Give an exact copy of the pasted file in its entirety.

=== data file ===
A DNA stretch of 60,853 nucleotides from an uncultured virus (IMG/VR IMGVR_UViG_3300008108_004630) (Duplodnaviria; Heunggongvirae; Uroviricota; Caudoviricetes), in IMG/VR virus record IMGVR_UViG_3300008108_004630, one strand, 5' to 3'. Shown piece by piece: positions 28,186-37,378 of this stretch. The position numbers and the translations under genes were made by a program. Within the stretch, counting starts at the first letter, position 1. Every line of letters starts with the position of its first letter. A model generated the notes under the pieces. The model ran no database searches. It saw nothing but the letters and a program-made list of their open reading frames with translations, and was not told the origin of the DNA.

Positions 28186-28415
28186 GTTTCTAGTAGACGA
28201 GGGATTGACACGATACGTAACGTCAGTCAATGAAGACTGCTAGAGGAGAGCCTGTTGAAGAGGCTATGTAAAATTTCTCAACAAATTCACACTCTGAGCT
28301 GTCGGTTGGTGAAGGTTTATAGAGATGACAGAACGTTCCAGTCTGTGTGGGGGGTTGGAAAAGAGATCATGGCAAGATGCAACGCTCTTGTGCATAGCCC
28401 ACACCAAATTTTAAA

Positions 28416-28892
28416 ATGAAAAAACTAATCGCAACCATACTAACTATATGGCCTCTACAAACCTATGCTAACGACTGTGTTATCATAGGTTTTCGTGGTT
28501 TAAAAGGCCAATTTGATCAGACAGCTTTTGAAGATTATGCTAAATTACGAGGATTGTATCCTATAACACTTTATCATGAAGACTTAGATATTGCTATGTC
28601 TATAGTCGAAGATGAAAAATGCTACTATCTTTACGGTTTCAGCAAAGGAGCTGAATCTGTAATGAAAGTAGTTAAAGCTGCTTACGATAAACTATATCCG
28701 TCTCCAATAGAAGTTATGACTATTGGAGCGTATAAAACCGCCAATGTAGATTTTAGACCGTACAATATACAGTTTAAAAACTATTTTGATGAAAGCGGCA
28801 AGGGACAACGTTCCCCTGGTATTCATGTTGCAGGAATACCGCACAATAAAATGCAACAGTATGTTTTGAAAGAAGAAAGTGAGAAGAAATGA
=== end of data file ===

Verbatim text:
A DNA stretch of 60,853 nucleotides from an uncultured virus (IMG/VR IMGVR_UViG_3300008108_004630) (Duplodnaviria; Heunggongvirae; Uroviricota; Caudoviricetes), in IMG/VR virus record IMGVR_UViG_3300008108_004630, one strand, 5' to 3'. Shown piece by piece: positions 28,186-37,378 of this stretch. The position numbers and the translations under genes were made by a program. Within the stretch, counting starts at the first letter, position 1. Every line of letters starts with the position of its first letter. A model generated the notes under the pieces. The model ran no database searches. It saw nothing but the letters and a program-made list of their open reading frames with translations, and was not told the origin of the DNA.

Positions 28186-28415
28186 GTTTCTAGTAGACGA
28201 GGGATTGACACGATACGTAACGTCAGTCAATGAAGACTGCTAGAGGAGAGCCTGTTGAAGAGGCTATGTAAAATTTCTCAACAAATTCACACTCTGAGCT
28301 GTCGGTTGGTGAAGGTTTATAGAGATGACAGAACGTTCCAGTCTGTGTGGGGGGTTGGAAAAGAGATCATGGCAAGATGCAACGCTCTTGTGCATAGCCC
28401 ACACCAAATTTTAAA

Positions 28416-28892
28416 ATGAAAAAACTAATCGCAACCATACTAACTATATGGCCTCTACAAACCTATGCTAACGACTGTGTTATCATAGGTTTTCGTGGTT
28501 TAAAAGGCCAATTTGATCAGACAGCTTTTGAAGATTATGCTAAATTACGAGGATTGTATCCTATAACACTTTATCATGAAGACTTAGATATTGCTATGTC
28601 TATAGTCGAAGATGAAAAATGCTACTATCTTTACGGTTTCAGCAAAGGAGCTGAATCTGTAATGAAAGTAGTTAAAGCTGCTTACGATAAACTATATCCG
28701 TCTCCAATAGAAGTTATGACTATTGGAGCGTATAAAACCGCCAATGTAGATTTTAGACCGTACAATATACAGTTTAAAAACTATTTTGATGAAAGCGGCA
28801 AGGGACAACGTTCCCCTGGTATTCATGTTGCAGGAATACCGCACAATAAAATGCAACAGTATGTTTTGAAAGAAGAAAGTGAGAAGAAATGA